Shoei's quest to cut drag: Wind-tunnel developed X-SPR Pro leads helmet tech advances

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Shoei’s new X-SPR Pro helmet looks set to raise the bar in helmet tech – and particularly aerodynamics.

The Pro is Shoei’s top-of-the-range, FIM-homologated racing lid, built to meet the new ECE 22.06 safety regs and replace Shoei’s X-Spirit III.

With a wind tunnel-developed shell intended to keep the wearer’s head still at up to 217mph, it’s claimed go be one of the most advanced helmets yet.

Taku Nimura, Shoei’s Creative Director of Product Design, told MCN how the innovative design came about. “It’s taken two-and-a-half years. Research started around June 2019 and the design from August 2019,” he said.

Protection remains paramount but he says there are many other factors to consider, for example stability with the need to stop turbulence upsetting a rider’s concentration at race speeds.

In order to meet this ambition, the Japanese firm have focused on aerodynamics – claiming to have made more than 150 shell shape changes during development.

Nimura continued: “The shape of X-SPR Pro reduces drag and lift and does it in a balanced way. It’s also important to develop helmet aerodynamics in combination with the motorcycle because the friction to the helmet is affected by the fairing and screen.

Yamaha R1 GYTR on the track at Paul Riccard

He added: “So, when developing a helmet, we test it with the types of motorcycles we expect riders to be using.”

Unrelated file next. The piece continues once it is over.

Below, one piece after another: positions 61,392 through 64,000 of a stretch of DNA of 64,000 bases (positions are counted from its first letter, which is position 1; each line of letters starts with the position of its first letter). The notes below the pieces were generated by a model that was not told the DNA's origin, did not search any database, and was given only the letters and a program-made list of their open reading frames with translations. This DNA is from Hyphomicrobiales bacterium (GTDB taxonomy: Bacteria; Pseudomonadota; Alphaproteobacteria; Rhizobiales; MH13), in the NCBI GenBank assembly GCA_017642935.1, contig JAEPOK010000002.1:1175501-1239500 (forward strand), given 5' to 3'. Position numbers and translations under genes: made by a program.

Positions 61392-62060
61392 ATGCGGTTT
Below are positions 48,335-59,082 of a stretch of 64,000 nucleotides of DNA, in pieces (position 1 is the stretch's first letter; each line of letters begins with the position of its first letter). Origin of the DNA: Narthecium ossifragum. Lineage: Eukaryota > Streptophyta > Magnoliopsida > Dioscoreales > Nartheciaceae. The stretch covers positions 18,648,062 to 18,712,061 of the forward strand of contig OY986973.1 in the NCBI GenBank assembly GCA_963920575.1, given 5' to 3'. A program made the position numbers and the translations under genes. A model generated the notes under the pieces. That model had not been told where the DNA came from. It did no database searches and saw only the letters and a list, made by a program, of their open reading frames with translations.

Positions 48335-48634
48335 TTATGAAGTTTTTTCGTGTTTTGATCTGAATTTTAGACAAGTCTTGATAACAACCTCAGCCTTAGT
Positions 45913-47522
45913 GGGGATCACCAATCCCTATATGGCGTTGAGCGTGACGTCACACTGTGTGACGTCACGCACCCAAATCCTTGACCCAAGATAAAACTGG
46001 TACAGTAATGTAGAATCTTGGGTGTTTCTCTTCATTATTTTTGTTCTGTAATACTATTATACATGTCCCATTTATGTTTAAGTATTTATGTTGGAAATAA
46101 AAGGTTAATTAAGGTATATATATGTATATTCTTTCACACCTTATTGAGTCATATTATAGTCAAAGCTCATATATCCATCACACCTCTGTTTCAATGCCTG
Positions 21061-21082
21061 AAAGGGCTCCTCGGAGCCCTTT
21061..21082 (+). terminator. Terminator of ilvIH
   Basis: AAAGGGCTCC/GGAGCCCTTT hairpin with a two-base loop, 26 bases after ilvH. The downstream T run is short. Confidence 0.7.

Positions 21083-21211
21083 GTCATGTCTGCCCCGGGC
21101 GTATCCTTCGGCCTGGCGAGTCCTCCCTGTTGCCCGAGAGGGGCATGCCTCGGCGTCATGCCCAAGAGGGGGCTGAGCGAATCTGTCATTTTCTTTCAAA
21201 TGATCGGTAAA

Outside of its performance at speed, the new lid needed to meet the new, more stringent, ECE 22.06 regulations, which test products on both glancing impacts and straight-on collisions.

“We expected we needed to expand the width of the helmet for safety reasons in order to pass ECE 22.06. This is not favourable when designing a helmet,” the Shoei man added.

Newly developed parts include the upper air intake, lower air spoiler, chin bar, rear shell shape, stabiliser and flaps.

The visor and interior pads are also new. But how do you know all of these changes work, without continuous laps of a racetrack?

“The speed our tunnel can produce is limited and 350kph is beyond its maximum. We studied a variety of shell shapes at lower speeds to find out what was effective and what we find effective in our wind tunnel is also effective at higher speeds.

“We also had many riding tests. We tested over 150 clay models in the wind tunnel, changing the shape to find an effective shell shape.”

Nimura went on: “In aerodynamics, I reached the level I expected. I needed to modify the design to pass homologation so it’s different from the original. It’s a design with good aerodynamics even without rear stabiliser.”